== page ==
One of the most difficult parts of being a digital nomad is the constant need for an internet connection, especially in places where wifi isn’t common.
An hour or two Googling at home, reading the first chapter in a few library guide books and calling up some old travel friends for tips can provide a wealth of general information. Knowing what you’re getting into will help make good decisions on the road. Online forums -- like Lonely Planet’s Thorn Tree -- is a good place to start.
Use guide books: Thankfully guide book publishers have realized that internet connections (more specifically -- wireless internet) is a critical factor in determining where to sleep, eat, or hang out. New Lonely Planet books use icons next to listings, Rough Guides mentions internet access throughout their location descriptions. And other books are starting to follow suit.
Know the chains that offer free internet: Specific locations always offer free wifi. Usually it’s consistent throughout the country. For example, every McDonald’s in Australia currently has free wifi. Who knew?
Look for cities with free wifi: Especially in the States, more and more cities are providing a free wifi networks downtown. Try forums for the most up-to-date information. Check wifi signals as you move around to see what is available.
Here’s the quick run down of usual places you can get connected. Most of this is subject to the country or region you are in, but if you’ve done your research you should know what to look for.
Cafe’s / Coffee Shops / Restaurants: By far the most popular choice. In western countries wifi is practically a requirement if you’re selling coffee (although not in EVERY country). Thankfully wifi is spreading to the rest of the world very quickly.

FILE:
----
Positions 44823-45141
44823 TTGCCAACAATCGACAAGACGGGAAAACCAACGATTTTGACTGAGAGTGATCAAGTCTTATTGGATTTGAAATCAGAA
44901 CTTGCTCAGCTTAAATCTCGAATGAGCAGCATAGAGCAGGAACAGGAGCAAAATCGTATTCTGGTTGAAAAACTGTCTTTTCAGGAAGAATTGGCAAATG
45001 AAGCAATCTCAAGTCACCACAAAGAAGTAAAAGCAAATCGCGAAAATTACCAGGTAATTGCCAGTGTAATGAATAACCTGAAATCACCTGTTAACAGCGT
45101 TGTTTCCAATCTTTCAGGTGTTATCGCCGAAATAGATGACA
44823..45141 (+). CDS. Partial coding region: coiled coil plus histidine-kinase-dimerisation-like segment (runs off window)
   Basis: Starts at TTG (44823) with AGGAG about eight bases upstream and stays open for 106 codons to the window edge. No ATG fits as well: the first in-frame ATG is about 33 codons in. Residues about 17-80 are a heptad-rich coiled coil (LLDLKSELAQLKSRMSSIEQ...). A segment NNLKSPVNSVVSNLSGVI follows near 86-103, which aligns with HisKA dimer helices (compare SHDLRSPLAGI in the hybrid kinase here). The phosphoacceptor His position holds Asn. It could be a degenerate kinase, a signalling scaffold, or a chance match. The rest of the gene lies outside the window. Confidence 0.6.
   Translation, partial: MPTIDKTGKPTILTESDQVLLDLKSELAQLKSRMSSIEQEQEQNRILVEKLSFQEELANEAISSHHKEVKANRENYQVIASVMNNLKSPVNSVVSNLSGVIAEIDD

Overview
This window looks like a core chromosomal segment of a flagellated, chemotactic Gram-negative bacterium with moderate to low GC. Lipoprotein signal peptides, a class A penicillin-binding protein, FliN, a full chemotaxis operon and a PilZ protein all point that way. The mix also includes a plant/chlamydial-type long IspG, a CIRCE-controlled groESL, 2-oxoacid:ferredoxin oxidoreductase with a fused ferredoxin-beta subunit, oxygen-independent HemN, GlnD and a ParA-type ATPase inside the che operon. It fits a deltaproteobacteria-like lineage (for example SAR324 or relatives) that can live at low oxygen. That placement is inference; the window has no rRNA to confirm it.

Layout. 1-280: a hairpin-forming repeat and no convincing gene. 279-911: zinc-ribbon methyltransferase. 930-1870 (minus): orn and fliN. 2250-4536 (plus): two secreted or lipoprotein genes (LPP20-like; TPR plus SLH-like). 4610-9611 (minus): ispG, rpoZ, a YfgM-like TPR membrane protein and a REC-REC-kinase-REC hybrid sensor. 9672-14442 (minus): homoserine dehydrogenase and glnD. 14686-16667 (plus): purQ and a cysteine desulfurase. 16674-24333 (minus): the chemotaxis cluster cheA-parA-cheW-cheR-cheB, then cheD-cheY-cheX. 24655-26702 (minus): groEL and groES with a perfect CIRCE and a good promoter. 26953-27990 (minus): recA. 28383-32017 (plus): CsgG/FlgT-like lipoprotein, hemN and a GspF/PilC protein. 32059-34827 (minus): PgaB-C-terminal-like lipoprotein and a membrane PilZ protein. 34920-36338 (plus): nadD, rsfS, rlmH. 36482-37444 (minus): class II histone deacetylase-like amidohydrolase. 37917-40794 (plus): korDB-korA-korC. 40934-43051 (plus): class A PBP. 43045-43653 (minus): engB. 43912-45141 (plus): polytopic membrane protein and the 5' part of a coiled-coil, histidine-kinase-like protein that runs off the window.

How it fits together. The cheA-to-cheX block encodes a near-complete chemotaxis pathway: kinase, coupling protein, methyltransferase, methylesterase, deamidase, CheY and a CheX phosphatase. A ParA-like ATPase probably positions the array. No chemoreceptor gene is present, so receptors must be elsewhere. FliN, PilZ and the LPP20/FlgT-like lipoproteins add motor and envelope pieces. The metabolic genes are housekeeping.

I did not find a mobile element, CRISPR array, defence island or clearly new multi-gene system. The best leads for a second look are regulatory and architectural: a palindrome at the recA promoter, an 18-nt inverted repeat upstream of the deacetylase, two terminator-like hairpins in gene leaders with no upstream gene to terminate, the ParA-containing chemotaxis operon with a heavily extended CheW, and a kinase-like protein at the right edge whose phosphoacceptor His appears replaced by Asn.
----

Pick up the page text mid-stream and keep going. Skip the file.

Hostels / Hotel Lobbies: Most hotels have business centers and most hostels have at least one computer to check email on. Although it’s not very polite to use it if you aren’t actually staying at the hotel, it doesn’t hurt to ask.
Libraries: It depends on the town and their policies, but most public libraries in the US have internet terminals and with a little advance notice you can usually use one for an hour or so.
Tourist Information Centers: Although not usually free, most tourist info centers have a kiosk available. If not, they can point you to the closest internet cafe.
It is ironic that without internet access it becomes more difficult to find internet access. However, if you’re looking in advance here’s a few sites to try. Keep in mind that it’s easier to find sites specific to a region or a country. The tools below attempt to be worldwide, but are far from comprehensive, and listings go out of date quickly.
Wefi: Thankfully has a downloadable version, so you do NOT actually need wifi to use it. There is also an app for Symbian, Android and Windows Mobile Phone 7. This service uses data provided by users around the world. www.wefi.com
JiWire: They also have an iPhone and Android phone app. Upon quick review it seemed there were tons of listings for the US, Canada and Europe, but the rest of the world was pretty thin. www.jiwire.com
Wifi Free Spot: Everything on this list is free. But again, the list outside the US and Europe isn’t very long. www.wififreespot.com
Sometimes there isn’t an easy or cheap way to get connected. When you need internet, no matter what the cost, try these options.
Boingo and other subscription services: Unfortunately reviews haven’t spoken highly of these services. Some locations are “premium” so even if you have a subscription, you still have to pay by the minute. Look into the options at your destination before buying a subscription service.
Take a mobile device: If you rely on internet to be there exactly when you need it, take a phone, a wireless card or dongle as a back up. If you need a quick connection to send an important email, cancel a meeting, it can help you out. If you spend hours online working on a big project, it’s probably not reliable or cost effective.
Take a Satellite device: I could write a book about satellite devices. In short, if you’re going to the middle of nowhere (the arctic circles, center of the Amazon, crossing the Sahara) and you feel the need to have a connection, satellite is your only option. There are three or four competing companies that service various parts of the world, Global Star and Iridium are two big ones. It is very expensive. $1500 for the device and between $2-$15 per MB (yes, per megabyte). Thankfully prices are falling, but cell phone networks are improving at an even faster rate.